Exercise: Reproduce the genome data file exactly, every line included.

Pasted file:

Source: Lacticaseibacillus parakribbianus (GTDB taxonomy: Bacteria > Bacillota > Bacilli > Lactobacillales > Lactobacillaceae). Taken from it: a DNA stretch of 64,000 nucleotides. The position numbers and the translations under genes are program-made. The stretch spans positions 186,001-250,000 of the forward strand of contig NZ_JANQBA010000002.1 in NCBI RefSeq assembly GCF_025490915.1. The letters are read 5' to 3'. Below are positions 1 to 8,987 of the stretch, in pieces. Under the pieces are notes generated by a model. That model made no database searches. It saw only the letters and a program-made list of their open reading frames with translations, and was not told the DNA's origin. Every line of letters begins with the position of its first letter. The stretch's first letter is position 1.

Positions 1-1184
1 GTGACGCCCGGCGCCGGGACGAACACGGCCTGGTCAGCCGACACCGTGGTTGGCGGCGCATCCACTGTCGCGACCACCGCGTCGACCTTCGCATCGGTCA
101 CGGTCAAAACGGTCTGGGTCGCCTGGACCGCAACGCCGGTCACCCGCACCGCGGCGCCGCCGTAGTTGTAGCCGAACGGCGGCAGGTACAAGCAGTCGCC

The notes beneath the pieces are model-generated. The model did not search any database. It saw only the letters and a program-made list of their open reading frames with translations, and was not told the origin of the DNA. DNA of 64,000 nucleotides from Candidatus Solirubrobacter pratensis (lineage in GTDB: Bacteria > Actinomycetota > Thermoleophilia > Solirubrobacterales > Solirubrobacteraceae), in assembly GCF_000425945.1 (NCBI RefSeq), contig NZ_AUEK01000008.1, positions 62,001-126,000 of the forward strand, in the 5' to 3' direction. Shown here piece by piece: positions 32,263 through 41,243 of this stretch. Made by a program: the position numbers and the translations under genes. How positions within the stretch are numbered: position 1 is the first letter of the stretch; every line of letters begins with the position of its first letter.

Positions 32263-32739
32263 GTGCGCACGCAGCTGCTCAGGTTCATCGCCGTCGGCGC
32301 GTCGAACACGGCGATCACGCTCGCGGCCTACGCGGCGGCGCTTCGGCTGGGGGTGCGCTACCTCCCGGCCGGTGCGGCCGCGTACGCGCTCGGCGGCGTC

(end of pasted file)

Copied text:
Source: Lacticaseibacillus parakribbianus (GTDB taxonomy: Bacteria > Bacillota > Bacilli > Lactobacillales > Lactobacillaceae). Taken from it: a DNA stretch of 64,000 nucleotides. The position numbers and the translations under genes are program-made. The stretch spans positions 186,001-250,000 of the forward strand of contig NZ_JANQBA010000002.1 in NCBI RefSeq assembly GCF_025490915.1. The letters are read 5' to 3'. Below are positions 1 to 8,987 of the stretch, in pieces. Under the pieces are notes generated by a model. That model made no database searches. It saw only the letters and a program-made list of their open reading frames with translations, and was not told the DNA's origin. Every line of letters begins with the position of its first letter. The stretch's first letter is position 1.

Positions 1-1184
1 GTGACGCCCGGCGCCGGGACGAACACGGCCTGGTCAGCCGACACCGTGGTTGGCGGCGCATCCACTGTCGCGACCACCGCGTCGACCTTCGCATCGGTCA
101 CGGTCAAAACGGTCTGGGTCGCCTGGACCGCAACGCCGGTCACCCGCACCGCGGCGCCGCCGTAGTTGTAGCCGAACGGCGGCAGGTACAAGCAGTCGCC

The notes beneath the pieces are model-generated. The model did not search any database. It saw only the letters and a program-made list of their open reading frames with translations, and was not told the origin of the DNA. DNA of 64,000 nucleotides from Candidatus Solirubrobacter pratensis (lineage in GTDB: Bacteria > Actinomycetota > Thermoleophilia > Solirubrobacterales > Solirubrobacteraceae), in assembly GCF_000425945.1 (NCBI RefSeq), contig NZ_AUEK01000008.1, positions 62,001-126,000 of the forward strand, in the 5' to 3' direction. Shown here piece by piece: positions 32,263 through 41,243 of this stretch. Made by a program: the position numbers and the translations under genes. How positions within the stretch are numbered: position 1 is the first letter of the stretch; every line of letters begins with the position of its first letter.

Positions 32263-32739
32263 GTGCGCACGCAGCTGCTCAGGTTCATCGCCGTCGGCGC
32301 GTCGAACACGGCGATCACGCTCGCGGCCTACGCGGCGGCGCTTCGGCTGGGGGTGCGCTACCTCCCGGCCGGTGCGGCCGCGTACGCGCTCGGCGGCGTC